On a globetrotter's tasty trail

Chef Marshall Orton has made his way to Bangkok and offers two dishes that reflect the eclectic influences that have shaped his cuisine

Chef Marshall Orton arrived at the Pullman Bangkok King Power with almost 29 years' experience garnered from around the world, including 10 years with Accor Hotels and Resorts.

Discovering his love of food at an early age under the guidance of his grandfather, Orton was eager to experience the culinary world. Every restaurant, cafe and home he visited was inspirational to him. Orton took in all that was on offer _ flavours, smells, techniques.

Starting a four-year apprenticeship in his home town of Perth, Australia, Orton trained under the watchful eye of his mentors, Chris Taylor and Bert Lozey, both of whom encouraged Orton to sample flavours from anywhere and everywhere.

On completion of his apprenticeship, Orton travelled to London to work with the Hilton group. After two years, he was asked to join the Hilton team in Vienna, where he acquired a taste for European flavours and ingredients.

Since then, Orton has lived and worked in some of the most exciting cities and beautiful islands in the world, including Bali, Singapore and Shanghai. He also worked at the Sofitel New York, on Broadway, regularly catering to celebrity diners. After four years in New York, Orton was appointed to Sofitel's food and beverage committee to help design and develop the rebranding of Sofitel's food and beverage concept for the Sofitel Brisbane. He is now executive chef in charge of food and beverage of the Pullman Bangkok King Power.

Orton's style is described as ''global'', and refers to his penchant for blending flavours and ingredients from the four corners of the world. Here are two of his signature dishes.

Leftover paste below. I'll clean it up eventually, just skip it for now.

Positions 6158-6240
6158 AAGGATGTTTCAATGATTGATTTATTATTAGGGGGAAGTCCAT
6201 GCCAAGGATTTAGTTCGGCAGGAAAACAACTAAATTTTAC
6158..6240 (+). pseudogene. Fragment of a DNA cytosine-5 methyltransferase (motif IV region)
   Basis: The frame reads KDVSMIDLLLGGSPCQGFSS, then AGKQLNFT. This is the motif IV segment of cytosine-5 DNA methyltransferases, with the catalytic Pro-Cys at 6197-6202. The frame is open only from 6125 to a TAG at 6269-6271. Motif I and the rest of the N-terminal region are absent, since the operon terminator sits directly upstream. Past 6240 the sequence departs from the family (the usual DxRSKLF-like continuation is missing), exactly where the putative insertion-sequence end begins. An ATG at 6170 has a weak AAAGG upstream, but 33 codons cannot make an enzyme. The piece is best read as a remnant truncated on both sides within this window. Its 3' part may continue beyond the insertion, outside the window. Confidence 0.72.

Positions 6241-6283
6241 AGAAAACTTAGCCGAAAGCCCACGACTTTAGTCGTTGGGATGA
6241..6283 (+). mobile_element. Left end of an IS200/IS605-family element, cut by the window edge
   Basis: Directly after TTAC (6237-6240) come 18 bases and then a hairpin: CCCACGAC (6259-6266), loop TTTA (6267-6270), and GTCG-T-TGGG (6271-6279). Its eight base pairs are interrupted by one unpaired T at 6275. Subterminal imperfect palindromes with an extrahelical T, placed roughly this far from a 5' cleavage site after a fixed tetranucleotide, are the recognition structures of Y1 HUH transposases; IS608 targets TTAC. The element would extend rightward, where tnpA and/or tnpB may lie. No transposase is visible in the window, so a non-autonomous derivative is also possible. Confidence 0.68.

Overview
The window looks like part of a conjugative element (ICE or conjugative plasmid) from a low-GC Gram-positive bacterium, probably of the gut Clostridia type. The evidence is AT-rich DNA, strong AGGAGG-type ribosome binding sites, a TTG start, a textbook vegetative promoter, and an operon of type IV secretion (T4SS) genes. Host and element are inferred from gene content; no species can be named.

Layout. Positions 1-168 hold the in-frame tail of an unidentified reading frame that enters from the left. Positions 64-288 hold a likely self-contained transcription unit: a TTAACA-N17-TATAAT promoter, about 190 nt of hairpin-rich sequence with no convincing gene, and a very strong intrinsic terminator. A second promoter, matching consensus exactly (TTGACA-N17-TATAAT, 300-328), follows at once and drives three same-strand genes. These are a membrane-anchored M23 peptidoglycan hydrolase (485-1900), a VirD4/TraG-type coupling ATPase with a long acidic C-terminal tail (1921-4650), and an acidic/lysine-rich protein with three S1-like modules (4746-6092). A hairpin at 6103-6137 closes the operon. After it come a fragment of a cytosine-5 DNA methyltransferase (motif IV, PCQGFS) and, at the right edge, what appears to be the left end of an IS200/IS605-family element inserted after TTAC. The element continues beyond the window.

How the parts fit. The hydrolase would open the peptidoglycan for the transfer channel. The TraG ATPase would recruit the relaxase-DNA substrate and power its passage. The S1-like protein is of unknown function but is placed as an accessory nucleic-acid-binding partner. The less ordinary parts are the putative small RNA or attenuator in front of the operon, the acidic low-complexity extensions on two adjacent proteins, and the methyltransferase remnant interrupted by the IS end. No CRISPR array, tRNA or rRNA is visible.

Break off the woody end and peel the asparagus. Blanch in salted water and refresh in ice bath.

Remove the small side muscle from the scallops, rinse with cold water and thoroughly pat dry. Add butter and oil to a 35cm frying pan on a high heat. Season the scallops, and once the fat begins to smoke, gently add to the pan making sure they are not touching each other.

Sear the scallops for 1 minutes on each side. They should have a 5mm golden crust on each side while still being translucent in the centre.

Pour vinegar and wine into a glass bowl. Whisk in the salt, sugar and pepper until the sugar has dissolved. Slowly pour the olive oil into the bowl while whisking rapidly to blend together. Stir in garlic, thyme, marjoram, basil and tarragon; fold in shallots and tomatoes. Store in the refrigerator until serving.



(Serves four)


Place a large, heavy-bottomed pot over a medium heat. Stir in the cumin, ginger, cloves, cayenne, cardamom, coriander and allspice; gently toast until fragrant, about two to three minutes. Stir in oil and onion, cook until softened. Stir in the bell pepper and courgette; cook for five minutes. Stir in the raisins, salt and zest.

Pour in the chicken broth and orange juice; turn heat to high and bring to a boil. When the mixture is boiling, stir in the couscous and remove from heat; cover and let stand five minutes. Fluff with a fork and fold in chopped mint.

In a small bowl, combine paprika, one teaspoon sugar, one teaspoon salt, garlic powder, thyme, lemon-pepper, cayenne and to one teaspoon pepper; sprinkle over both sides of the chicken. Set aside. In another bowl, combine mayonnaise, water, vinegar and remaining sugar, salt and pepper; cover and chill in a cup for serving. Save remaining sauce for basting.

Rub chicken with spices and grill the chicken, covered, over indirect medium heat for four to six minutes on each side or until juices run clear, basting frequently with remaining sauce. Serve with remaining sauce.

Put couscous in mould and than place on plate. Slice chicken and add to plate. Serve with freshly cut lemon and Portuguese piri piri sauce.

Recipe and pictures courtesy of Pullman Bangkok King Power.